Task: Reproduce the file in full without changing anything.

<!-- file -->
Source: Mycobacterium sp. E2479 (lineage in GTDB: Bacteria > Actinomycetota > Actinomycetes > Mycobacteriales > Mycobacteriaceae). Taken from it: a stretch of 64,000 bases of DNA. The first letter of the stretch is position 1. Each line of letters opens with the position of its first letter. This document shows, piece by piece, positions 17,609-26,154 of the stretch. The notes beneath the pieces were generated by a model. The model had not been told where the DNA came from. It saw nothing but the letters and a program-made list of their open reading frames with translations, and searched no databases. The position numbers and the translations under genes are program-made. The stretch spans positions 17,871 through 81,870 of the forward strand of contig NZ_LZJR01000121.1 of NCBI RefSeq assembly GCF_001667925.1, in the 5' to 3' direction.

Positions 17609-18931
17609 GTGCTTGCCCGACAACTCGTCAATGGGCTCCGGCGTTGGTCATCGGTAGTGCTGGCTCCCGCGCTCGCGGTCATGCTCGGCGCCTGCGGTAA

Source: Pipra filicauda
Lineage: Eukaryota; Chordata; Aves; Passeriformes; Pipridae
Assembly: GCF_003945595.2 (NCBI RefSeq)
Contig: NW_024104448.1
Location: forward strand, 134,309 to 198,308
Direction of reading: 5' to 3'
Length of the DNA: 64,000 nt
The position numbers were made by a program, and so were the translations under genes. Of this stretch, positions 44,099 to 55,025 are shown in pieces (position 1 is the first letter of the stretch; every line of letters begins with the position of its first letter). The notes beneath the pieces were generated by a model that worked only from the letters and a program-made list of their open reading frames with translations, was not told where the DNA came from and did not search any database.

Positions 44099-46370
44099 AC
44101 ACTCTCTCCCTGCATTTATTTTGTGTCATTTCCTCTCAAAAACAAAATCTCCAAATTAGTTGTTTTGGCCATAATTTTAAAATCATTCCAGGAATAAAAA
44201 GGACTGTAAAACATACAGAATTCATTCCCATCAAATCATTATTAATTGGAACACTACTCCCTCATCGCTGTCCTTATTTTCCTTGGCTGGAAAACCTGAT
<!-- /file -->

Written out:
Source: Mycobacterium sp. E2479 (lineage in GTDB: Bacteria > Actinomycetota > Actinomycetes > Mycobacteriales > Mycobacteriaceae). Taken from it: a stretch of 64,000 bases of DNA. The first letter of the stretch is position 1. Each line of letters opens with the position of its first letter. This document shows, piece by piece, positions 17,609-26,154 of the stretch. The notes beneath the pieces were generated by a model. The model had not been told where the DNA came from. It saw nothing but the letters and a program-made list of their open reading frames with translations, and searched no databases. The position numbers and the translations under genes are program-made. The stretch spans positions 17,871 through 81,870 of the forward strand of contig NZ_LZJR01000121.1 of NCBI RefSeq assembly GCF_001667925.1, in the 5' to 3' direction.

Positions 17609-18931
17609 GTGCTTGCCCGACAACTCGTCAATGGGCTCCGGCGTTGGTCATCGGTAGTGCTGGCTCCCGCGCTCGCGGTCATGCTCGGCGCCTGCGGTAA

Source: Pipra filicauda
Lineage: Eukaryota; Chordata; Aves; Passeriformes; Pipridae
Assembly: GCF_003945595.2 (NCBI RefSeq)
Contig: NW_024104448.1
Location: forward strand, 134,309 to 198,308
Direction of reading: 5' to 3'
Length of the DNA: 64,000 nt
The position numbers were made by a program, and so were the translations under genes. Of this stretch, positions 44,099 to 55,025 are shown in pieces (position 1 is the first letter of the stretch; every line of letters begins with the position of its first letter). The notes beneath the pieces were generated by a model that worked only from the letters and a program-made list of their open reading frames with translations, was not told where the DNA came from and did not search any database.

Positions 44099-46370
44099 AC
44101 ACTCTCTCCCTGCATTTATTTTGTGTCATTTCCTCTCAAAAACAAAATCTCCAAATTAGTTGTTTTGGCCATAATTTTAAAATCATTCCAGGAATAAAAA
44201 GGACTGTAAAACATACAGAATTCATTCCCATCAAATCATTATTAATTGGAACACTACTCCCTCATCGCTGTCCTTATTTTCCTTGGCTGGAAAACCTGAT